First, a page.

EssaysJohn Massaro

Experiencing the Middle East: Syria, Jordan, Palestine, and Egypt – part 4

Ancient building carved directly into the cliff face in Petra, Jordan

by John Massaro

THE ANCIENT CITY of Petra is Jordan’s crowning glory. In the fourth century B.C. an obscure tribe, the Nabataeans, and after them the Romans, carved temples, palaces and tombs from the indigenous pink sandstone; the city was unknown to the West until the Swiss explorer, Jacob Burckhardt penetrated its veil of secrecy in 1812. I had purposely saved the best for last, but getting there was yet another hassle. The desk man at the Aqaba Hotel told me to go to the taxi station; to get there I hailed one of those suspicious Mercedes-Benz taxis that didn’t have meters, and I could have written the script before I opened the door.

“How much to go to the taxi station?”

“Four JD.”

“No, two JD.”

“Alright, two JD, 500 fils.”

“Two JD. Yes or no?”

The driver smiled and sighed. “Alright, get in.”

At the station I was told that no sheruts went to Petra, only a “special bus.” This showed up empty a half-hour later and brought me directly to the Holiday Inn, which was next door to the Aqaba Hotel! There was a group of affluent Germans – businessmen and their families – making a day trip to Petra, and there was an English guy too. A man who worked at the Holiday Inn said to me, “You must give the driver eight JD.”

“Oh, come on,” I said. “That’s what it costs to go all the way to Amman.”

He spoke to the driver in Arabic, then turned to me. “Alright, five JD. This is the lowest price he takes. Is that alright?”

“No, it’s not alright, but I guess I have no choice, right?” Bastards. I was getting so tired of these Arab games.

The English guy told me he was on an organized tour. The rest of his group had a free day in Aqaba, but he had enjoyed Petra so much that he wanted to spend another day there. His tour had already visited Jerusalem.

“Did you enjoy it there?” I asked him.

“It was wonderful. I could’ve stayed there for a month.”

“I was there four years ago and I felt the same way. In fact, I’m going back there next week. Did you take the Allenby Bridge across?”

“Yes, we did.”

“Was it pretty easy? Any problems?”

“The Israelis were terrible. You would’ve thought I was carrying a bomb, the way they searched my bags. And we were leaving the country! I don’t get it. They even made me point my camera at the ceiling and shoot some film, like it might have been a hand grenade. It turned me against them a hundred percent. When I get back to London I’m going to write a letter of protest to their embassy, telling them what goes on there.”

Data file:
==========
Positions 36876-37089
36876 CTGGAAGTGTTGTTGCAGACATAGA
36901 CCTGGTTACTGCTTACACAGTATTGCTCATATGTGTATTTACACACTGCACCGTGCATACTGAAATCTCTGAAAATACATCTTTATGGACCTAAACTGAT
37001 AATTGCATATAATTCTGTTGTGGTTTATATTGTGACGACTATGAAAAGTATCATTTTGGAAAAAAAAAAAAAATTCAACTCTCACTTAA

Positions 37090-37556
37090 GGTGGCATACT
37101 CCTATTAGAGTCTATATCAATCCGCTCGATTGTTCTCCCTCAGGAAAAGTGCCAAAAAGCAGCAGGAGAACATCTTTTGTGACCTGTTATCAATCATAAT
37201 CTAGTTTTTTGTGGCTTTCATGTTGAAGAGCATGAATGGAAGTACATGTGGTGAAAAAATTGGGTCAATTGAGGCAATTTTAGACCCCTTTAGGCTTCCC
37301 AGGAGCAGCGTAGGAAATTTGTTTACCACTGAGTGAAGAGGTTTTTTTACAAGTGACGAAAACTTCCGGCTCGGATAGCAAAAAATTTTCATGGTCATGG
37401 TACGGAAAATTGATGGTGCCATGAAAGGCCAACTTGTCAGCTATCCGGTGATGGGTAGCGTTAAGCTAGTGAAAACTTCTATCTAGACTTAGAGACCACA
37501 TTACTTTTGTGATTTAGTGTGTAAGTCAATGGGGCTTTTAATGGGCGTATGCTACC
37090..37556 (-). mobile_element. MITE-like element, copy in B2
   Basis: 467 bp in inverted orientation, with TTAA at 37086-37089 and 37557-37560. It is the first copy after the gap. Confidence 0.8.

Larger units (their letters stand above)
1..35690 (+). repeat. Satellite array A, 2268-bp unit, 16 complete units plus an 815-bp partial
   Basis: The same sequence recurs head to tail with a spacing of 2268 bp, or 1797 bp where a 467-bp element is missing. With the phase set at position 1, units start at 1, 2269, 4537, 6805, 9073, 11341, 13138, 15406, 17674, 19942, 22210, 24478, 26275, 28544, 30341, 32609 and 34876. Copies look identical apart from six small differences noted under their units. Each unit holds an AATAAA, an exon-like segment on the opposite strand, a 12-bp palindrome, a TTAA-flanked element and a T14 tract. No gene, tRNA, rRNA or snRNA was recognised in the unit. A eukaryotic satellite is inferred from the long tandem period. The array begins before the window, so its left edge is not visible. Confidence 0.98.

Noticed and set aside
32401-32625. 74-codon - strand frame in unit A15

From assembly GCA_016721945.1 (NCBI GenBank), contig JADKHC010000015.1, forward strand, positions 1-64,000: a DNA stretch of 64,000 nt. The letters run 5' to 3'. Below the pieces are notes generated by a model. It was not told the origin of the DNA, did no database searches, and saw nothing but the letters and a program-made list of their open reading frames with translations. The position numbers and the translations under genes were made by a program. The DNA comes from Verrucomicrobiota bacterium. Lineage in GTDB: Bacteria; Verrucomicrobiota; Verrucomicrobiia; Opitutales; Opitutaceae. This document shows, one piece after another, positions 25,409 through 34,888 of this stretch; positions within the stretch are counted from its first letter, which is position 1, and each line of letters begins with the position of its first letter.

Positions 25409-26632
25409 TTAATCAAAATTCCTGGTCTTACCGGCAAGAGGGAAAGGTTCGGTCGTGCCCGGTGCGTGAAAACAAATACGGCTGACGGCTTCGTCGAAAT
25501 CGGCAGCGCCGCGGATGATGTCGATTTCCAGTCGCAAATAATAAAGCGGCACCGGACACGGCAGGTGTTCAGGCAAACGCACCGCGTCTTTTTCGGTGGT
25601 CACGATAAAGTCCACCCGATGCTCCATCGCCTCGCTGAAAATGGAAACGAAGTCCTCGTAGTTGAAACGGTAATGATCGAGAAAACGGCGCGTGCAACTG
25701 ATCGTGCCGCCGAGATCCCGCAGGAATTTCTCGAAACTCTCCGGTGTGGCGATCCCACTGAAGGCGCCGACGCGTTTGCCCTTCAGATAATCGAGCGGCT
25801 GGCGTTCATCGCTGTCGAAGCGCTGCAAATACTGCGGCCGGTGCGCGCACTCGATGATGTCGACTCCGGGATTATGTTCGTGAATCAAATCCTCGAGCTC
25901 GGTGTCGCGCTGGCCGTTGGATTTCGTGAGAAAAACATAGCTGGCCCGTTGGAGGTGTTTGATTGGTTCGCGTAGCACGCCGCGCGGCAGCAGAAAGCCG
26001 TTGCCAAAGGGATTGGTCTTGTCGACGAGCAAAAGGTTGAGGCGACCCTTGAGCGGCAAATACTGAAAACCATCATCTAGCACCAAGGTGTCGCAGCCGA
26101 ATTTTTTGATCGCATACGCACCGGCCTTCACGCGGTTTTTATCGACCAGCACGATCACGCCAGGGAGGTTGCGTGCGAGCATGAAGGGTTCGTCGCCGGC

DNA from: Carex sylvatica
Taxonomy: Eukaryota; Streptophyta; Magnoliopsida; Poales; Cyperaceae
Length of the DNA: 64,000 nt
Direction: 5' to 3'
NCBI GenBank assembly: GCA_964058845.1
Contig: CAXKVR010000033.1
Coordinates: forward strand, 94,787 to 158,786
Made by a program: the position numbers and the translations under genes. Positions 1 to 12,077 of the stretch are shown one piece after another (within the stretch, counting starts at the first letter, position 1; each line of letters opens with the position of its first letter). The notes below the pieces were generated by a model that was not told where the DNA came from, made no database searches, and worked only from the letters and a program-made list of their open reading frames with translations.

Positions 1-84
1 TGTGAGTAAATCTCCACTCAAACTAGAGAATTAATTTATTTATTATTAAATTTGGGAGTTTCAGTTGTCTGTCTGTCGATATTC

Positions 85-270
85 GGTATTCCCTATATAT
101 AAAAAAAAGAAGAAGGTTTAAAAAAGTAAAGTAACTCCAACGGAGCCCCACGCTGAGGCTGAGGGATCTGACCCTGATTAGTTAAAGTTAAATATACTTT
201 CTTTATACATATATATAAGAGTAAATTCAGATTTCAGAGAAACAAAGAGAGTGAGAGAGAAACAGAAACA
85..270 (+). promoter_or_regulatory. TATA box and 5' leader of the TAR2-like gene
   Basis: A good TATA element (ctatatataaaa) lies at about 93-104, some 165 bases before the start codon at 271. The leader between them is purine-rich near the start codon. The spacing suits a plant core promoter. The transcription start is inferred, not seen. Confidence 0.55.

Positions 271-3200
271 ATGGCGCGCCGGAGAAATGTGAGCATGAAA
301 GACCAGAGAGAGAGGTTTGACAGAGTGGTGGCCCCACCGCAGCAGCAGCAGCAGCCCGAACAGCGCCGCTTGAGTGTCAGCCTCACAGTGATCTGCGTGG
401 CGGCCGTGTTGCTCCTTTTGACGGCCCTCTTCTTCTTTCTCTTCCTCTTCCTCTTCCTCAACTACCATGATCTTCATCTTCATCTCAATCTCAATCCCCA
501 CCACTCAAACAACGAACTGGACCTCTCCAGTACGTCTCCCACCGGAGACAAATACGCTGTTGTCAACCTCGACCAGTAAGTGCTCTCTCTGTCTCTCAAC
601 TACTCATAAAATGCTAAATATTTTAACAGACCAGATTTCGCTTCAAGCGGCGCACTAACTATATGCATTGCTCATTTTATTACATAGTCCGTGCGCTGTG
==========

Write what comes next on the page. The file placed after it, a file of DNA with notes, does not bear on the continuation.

We arrived in Petra and I went to eat lunch in the dining room of the Petra Guest House, where I booked a room for two nights. There was a group of forty American tourists waiting in line to be served; they were from the Carolinas, probably on a Christian Zionist “Holy Land” tour, and had just arrived from Amman. I got on the end of the line, behind a woman whose name tag read Marjorie Carter. A Jordanian man rushed over and said, “You are not with this group!” I acknowledged that I wasn’t, and would pay for the meal. It was obviously prepared with American tastes in mind, and hard to resist: fried chicken, potato salad, tossed greens and lemonade.

“So what have you visited on your tour?” I asked Marjorie.

“Oh, let’s see. We flew to Egypt first and saw the Pyramids and then we went to Jerusalem for two days. I think we stay here in Jordan for two days, then we fly to Rome and after that we visit Venus.”

“Venice,” Pat Thomas corrected her.

“That’s an awful lot to see in two weeks. Do you feel like you’re rushing things a bit?”

“Oh, well, Ed over there, he’s our guide and he’s been running this tour for twelve years. He knows all the right places to go.”

The right places to go! Well, I suppose it’s better to be a package tourist than to never leave home. After lunch, they drew numbers to see what horses they would ride through the Siq Gorge, a narrow trail that runs for a mile through towering, massive red rock until it abruptly ends, facing the beautifully preserved treasury building, Petra’s crown jewel. I preferred to walk, but an Arab boy riding a white horse came up alongside me. “Come, I take you to the treasury,” he said.

“No thanks, I want to walk.”

“You must be crazy. What is your country?”


“The American people I like, but you I do not like.”

“Why don’t you like me, just because I don’t want to ride on your horse?”

“No, because there is something wrong in your head.”

“Okay, fine. Now leave me alone.”

I walked among the American tourist cavalry as they milled around on their horses before heading out. “Gee, this one’s got a mind of his own. How’s yours, Lily?” I started walking and was wondering if tourists from other countries say the same kind of inane things, when I heard “Hey!” and a white horse galloped past me. The Arab boy smiled back and waved: he had a customer in the saddle.

Near the end of the hike, part of the treasury’s facade appears through the jagged rock, and then, in a moment of pure magic, you are facing the entire structure. A woman said, “I wanna go inside that thang.” But there’s more to Petra, and after the American group left – their bus went back to Amman, after a brief outdoor lecture – I had the place to myself. I was looking at the tombs when a boy approached me and said, “You want to visit museum?” He brought me to a cave with a light bulb hanging overhead. It was the first museum I ever visited where the curator, the boy’s father, tried to sell me the exhibits. None of them were noteworthy except for an old Roman coin showing a man and a woman copulating, but I didn’t buy it. Nor did I want to spend the night in this dark, tiny “hotel,” the boy’s next offer, even after his father produced a scrapbook of letters from travelers raving about the experience of sleeping there. So many pests! Now he was pestering me about a dagger that faintly interested me. What he didn’t know, of course, was that I’d already bought one in Syria, and one was enough. I might’ve bought this one for a gift, but I really didn’t care, so I could have some fun with him. He quoted me in dollars, starting at sixty.

“Fifteen,” I said. He acted like I was out of my mind. He came down in increments, fifty-five, then fifty, and on and on. I never budged from fifteen. Then he offered his absolute lowest price: thirty. This way of life was starting to wear me down: I walked out the door. When I was almost out of earshot, I heard, “OKAY, FIFTEEN! COME BACK!” I muttered two famous words and kept walking.